Helping abused children and their families requires an approach that addresses the physical, emotional, and legal dimensions of abuse. And it requires a coordinated response from expert professionals to reduce stress throughout the investigation and intervention process.
The MRCAC works in partnership with all the necessary agencies and specialists to coordinate a plan of action. Together, we work with police, prosecutors, social workers, advocates, medical and mental health professionals, and others to provide high-quality, specialized services for abused children and their families. In addition, we provide all of our services in the comfort and convenience of our child-friendly location.
When You Arrive
When you arrive at the MRCAC, you will be greeted in a safe, child-friendly environment by a Victim Advocate, who will help provide you with a support system. The Victim Advocate will help walk you through the system, providing case management in order to promote healing and growth. They will facilitate and coordinate a variety of other agencies who will work with you each step of the way so that you do not have to go through this alone.
Once at the MRCAC, a law enforcement or child protective services investigator will meet with you to explain the process and what will happen during the interview. The trained detective and/or child protective investigator will talk to your child in one of our child-friendly interview rooms. After the interview, you will have time to discuss the next steps in this journey.
The Victim Advocate will coordinate additional services for you and your child. These services include:
A medical evaluation will be provided by the CARE (Child Abuse Referral and Evaluation) team (a social worker, nurse practitioner, and physician). The team meets with the child’s caregiver to obtain information about why the child is being seen at CARE as well as to conduct a medical and psychosocial history of the child.
After the history is complete, the doctor or nurse will perform a head to toe physical exam of the child: this is usually an external exam only. The doctor may do some medical testing if it is necessary. The CARE team asks the child who they want in the exam room with them (if they are old enough) and explain everything that they are going to do.
After the exam is complete, the doctor or nurse practitioner will explain the exam results and any testing that was done. They will also answer any questions and discuss follow up recommendations.
The MRCAC has trauma-informed therapists on site and works with many local mental health professionals to provide individual, family, and group counseling to those affected by child abuse. An intake appointment will be scheduled for the child/family by the Victim Advocate.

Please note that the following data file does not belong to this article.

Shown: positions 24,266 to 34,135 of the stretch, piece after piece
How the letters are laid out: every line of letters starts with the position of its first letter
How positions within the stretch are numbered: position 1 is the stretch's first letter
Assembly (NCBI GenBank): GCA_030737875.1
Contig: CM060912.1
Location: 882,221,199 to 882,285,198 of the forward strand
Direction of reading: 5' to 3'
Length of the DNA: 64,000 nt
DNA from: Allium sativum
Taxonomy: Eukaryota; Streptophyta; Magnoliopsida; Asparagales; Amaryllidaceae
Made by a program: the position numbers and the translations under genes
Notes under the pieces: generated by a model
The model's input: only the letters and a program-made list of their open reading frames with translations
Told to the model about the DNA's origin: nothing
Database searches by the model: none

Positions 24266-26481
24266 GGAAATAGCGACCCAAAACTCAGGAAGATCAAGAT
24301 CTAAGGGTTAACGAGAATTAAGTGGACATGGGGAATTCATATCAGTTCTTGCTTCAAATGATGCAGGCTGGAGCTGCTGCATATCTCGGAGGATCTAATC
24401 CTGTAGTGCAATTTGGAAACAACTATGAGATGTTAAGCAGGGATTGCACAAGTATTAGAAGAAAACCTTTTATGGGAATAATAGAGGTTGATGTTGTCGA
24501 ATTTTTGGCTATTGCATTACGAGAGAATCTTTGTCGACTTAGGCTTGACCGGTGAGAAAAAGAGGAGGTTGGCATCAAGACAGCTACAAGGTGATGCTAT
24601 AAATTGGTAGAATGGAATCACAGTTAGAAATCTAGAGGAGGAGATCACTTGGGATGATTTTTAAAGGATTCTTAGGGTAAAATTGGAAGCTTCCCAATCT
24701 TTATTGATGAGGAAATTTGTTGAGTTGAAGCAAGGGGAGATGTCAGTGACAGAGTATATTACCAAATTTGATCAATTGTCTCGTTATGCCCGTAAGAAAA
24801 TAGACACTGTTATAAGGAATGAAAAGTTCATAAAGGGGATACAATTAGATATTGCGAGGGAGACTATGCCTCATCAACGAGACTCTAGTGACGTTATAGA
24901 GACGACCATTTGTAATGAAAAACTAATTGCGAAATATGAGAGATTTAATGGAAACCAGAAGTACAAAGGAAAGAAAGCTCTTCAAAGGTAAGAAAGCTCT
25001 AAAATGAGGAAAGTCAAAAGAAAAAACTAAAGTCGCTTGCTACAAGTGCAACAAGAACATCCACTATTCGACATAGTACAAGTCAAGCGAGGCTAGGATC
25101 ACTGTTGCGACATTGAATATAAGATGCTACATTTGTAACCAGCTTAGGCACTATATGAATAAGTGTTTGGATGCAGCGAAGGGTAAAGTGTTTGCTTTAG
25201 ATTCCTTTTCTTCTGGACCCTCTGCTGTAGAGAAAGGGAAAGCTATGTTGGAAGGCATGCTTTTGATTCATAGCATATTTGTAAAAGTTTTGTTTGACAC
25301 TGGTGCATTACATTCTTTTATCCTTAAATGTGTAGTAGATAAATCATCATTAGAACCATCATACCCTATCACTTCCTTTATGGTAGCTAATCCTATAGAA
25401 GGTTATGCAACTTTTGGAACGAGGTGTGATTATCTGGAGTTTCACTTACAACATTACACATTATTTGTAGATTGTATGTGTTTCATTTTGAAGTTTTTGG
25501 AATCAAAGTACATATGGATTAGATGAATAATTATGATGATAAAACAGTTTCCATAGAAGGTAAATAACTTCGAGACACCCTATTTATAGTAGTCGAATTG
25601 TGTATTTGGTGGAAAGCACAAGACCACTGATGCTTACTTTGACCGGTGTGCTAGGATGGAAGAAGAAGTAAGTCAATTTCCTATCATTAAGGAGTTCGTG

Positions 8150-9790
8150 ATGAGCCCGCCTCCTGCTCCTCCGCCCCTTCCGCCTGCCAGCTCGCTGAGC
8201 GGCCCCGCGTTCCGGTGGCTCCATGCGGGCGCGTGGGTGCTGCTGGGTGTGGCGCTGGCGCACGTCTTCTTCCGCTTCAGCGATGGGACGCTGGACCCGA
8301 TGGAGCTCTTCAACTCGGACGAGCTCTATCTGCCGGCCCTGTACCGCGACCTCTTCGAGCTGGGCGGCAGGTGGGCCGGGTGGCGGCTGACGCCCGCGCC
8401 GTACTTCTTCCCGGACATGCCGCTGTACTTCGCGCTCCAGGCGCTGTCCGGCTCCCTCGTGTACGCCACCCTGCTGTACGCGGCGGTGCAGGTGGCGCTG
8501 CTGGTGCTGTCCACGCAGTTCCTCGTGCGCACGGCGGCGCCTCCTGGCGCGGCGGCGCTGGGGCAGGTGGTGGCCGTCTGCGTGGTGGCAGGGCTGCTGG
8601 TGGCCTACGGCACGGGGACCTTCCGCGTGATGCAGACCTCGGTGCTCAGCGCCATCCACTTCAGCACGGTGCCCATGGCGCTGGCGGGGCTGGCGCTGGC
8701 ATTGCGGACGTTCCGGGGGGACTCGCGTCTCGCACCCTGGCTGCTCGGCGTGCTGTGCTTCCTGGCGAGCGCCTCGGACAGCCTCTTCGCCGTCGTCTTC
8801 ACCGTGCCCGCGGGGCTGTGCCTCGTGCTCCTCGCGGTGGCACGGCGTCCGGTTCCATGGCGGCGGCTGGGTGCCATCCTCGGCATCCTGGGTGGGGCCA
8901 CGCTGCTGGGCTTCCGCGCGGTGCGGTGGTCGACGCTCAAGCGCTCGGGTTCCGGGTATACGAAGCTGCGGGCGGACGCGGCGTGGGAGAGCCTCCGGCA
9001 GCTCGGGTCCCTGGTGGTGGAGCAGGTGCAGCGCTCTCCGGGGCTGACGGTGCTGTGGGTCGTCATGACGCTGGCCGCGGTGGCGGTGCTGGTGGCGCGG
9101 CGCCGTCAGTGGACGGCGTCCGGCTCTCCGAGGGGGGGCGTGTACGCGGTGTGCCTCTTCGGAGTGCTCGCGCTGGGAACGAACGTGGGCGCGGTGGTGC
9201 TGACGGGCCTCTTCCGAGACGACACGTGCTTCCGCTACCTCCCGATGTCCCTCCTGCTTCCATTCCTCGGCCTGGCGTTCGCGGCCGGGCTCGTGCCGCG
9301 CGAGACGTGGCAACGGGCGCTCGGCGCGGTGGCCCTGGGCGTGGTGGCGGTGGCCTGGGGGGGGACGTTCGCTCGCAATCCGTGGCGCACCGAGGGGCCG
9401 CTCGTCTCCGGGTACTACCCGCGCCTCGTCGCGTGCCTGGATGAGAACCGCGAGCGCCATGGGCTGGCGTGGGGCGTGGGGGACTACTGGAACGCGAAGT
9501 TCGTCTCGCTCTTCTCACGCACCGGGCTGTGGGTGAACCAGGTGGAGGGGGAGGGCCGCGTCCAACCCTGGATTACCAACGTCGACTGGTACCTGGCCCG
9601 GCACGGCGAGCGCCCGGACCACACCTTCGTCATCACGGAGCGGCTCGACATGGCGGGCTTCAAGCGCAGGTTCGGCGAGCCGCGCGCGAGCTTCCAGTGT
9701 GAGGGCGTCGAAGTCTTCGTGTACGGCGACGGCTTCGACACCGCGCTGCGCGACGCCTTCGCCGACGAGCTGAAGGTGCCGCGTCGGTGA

About Medical Evaluations …
Is a medical evaluation required?
No child is forced to have a medical evaluation. All children have the option of having a medical examination conducted especially if there are signs of physical injury or if the type of abuse is unclear without an exam. It is rare that the evaluation includes a speculum exam.
Should parents accompany their children to the medical examination?
Parents should respect the child’s decision. Some children want a supportive adult in the room, while others prefer no one be present during the examination.
Will the examination definitely show whether or not abuse occurred?
Most children have no physical injuries after sexual abuse, but this certainly does not mean that abuse didn’t occur. It is advised to have a medical evaluation conducted as many find it comforting and therapeutic.
About Forensic Interviews …
What is a forensic interview?
A forensic interview is a single session interview designed to obtain an accurate account from a child when there are concerns of possible abuse or when the child has witnessed violence against another person. The interview is conducted in a developmentally and culturally sensitive, unbiased, fact-finding, supportive, and non-leading manner by a trained professional.
Who will accompany parents as the forensic interview is conducted?
It is understandable that waiting during the interview may be difficult. We encourage you to bring a friend or other support person and our Victim Advocate will provide support and helpful information while the interview is taking place and provide valuable resources to you and your family.
About Support and Counseling …
What support is available for children and parents?
Abused children often do not feel good about themselves. A child may feel frustrated, guilty, scared, or helpless. Professional counseling can help children and parents. Our Victim Advocate can make a referral.
What support is available for family members?
Often it is difficult for family members to begin the healing process. Our Victim Advocate will call you to assess your needs and discuss available services.
What should parents talk about with their children after coming to the MRCAC?
Let your child take the lead. Listen rather than ask questions. Don’t be concerned if your child is too physically or emotionally tired to talk more at first. You should always thank your child for being brave and offer both love and support no matter the outcome.